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Monique F. Leroux, president and CEO of Desjardins Group, poses in their offices in Montreal, April 16, 2013.Christinne Muschi/The Globe and Mail

Desjardins Group's new building in Toronto's financial core has thrown down the gauntlet to the surrounding financial services firms.

The country's largest co-operative institution has opened a new building on King Street West, which will house almost all of the company's offerings, from banking to insurance, under one roof. The ribbon was cut Wednesday in a ceremony intended to mark the company's place among the major Canadian financial institutions.

Executives say the King Street space represents the way the Desjardins network of credit unions will operate in the future – integrated, efficient and willing to compete with the country's financial giants, such as the Big Six banks.

Though the compact office mirrors a similar Desjardins facility in Montreal, it is the first of its kind in Ontario. Desjardins Voyageurs Credit Union will provide banking services, but clients can also get home and auto insurance, retirement planning help, business and credit card services at the central location. There is even a separate door out the back of the building to meet regulatory requirements for housing banking and insurance in the same place.

"It's easy for our clients and members to come to one place and have everything here," said Monique Leroux, chief executive of Desjardins. With $210-billion in assets, Desjardins group is the fifth largest co-operative in the world, and the fifth-largest deposit taking organization by assets in Canada.

Now in the second year of her second four-year term as CEO, Ms. Leroux is ushering in some key strategy changes. "We have tried to position Desjardins, as much as we can, as a preferred partner of co-operative organizations in this country," she said. For example, Desjardins is providing new business banking offerings to large co-ops out in Western Canada.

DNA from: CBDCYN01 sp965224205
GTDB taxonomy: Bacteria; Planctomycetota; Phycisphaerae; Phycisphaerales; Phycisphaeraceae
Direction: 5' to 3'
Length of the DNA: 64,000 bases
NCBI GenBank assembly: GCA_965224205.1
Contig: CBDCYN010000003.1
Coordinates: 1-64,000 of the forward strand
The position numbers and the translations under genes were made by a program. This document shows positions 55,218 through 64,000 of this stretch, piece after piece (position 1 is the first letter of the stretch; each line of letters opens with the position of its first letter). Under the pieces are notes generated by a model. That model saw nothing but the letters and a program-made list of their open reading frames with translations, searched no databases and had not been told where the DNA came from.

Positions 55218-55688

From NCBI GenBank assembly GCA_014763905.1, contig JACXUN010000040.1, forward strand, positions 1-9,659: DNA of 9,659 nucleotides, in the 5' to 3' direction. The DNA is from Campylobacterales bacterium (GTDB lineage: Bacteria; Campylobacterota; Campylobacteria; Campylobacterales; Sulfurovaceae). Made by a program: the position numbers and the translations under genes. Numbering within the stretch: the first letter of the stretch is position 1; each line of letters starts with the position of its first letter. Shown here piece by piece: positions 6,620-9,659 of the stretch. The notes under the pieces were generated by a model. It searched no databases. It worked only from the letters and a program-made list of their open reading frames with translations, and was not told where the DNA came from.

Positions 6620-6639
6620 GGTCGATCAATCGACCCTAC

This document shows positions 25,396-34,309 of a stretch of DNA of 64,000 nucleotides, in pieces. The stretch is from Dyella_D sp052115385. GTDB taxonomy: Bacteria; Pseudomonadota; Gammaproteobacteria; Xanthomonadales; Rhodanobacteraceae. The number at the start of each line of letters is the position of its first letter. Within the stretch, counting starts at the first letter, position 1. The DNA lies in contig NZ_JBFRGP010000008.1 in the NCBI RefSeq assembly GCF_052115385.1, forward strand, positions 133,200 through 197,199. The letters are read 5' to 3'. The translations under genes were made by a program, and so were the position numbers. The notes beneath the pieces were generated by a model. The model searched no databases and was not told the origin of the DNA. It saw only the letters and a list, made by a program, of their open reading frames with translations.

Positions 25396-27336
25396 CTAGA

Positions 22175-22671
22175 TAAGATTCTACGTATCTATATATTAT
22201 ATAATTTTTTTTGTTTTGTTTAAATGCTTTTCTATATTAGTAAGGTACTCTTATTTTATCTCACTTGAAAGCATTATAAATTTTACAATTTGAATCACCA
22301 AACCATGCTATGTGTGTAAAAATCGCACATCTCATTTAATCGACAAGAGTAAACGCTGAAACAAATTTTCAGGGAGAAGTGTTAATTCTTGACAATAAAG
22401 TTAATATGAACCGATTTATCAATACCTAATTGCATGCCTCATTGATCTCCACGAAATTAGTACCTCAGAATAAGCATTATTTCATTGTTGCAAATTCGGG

Ms. Leroux explains that Desjardins has a dual strategy. The company will also be looking to add through acquisitions – especially if it means keeping credit union members out of the clutches of acquirers with non-co-operative business models. In the event that a credit union could be an acquisition target for such a company, "it could make sense for us to be there to seize this opportunity to keep it within the movement," she said.

Ms. Leroux is passionate about expanding and promoting the co-operative business model. At the same time, however, Desjardins allows its vast network of financial service credit unions or "caisses" to operate with some autonomy. "We're working on the same strategies, but not necessarily with the same tactics," Ms. Leroux said. The DNA of the group is decentralized, which can be both a challenge to manage and a strength that allows the businesses to serve clients differently depending on geography and needs.

Part of that strategy often includes letting acquisitions continue to operate under their own name. "We respect that they feel their name and brand is the best to serve members and customers," Ms. Leroux said.

At the end of 2010, Desjardins acquired High River, Alta.-based Western Financial Group for $443-million. At the time, Western had 121 offices in British Columbia, Alberta, Saskatchewan and Manitoba. The figure has since climbed to 175 locations.

"In a short time we have really developed the footprint, so that's part of the strategy. There are still additional opportunities in front of us," Ms. Leroux said.

Like its competitiors, Desjardins is also investing heavily in technology, such as mobile and internet banking tools.

But all of the strategic initiatives, including the new centre, lead back to deepening the commitment to the credit union business model, Ms. Leroux said.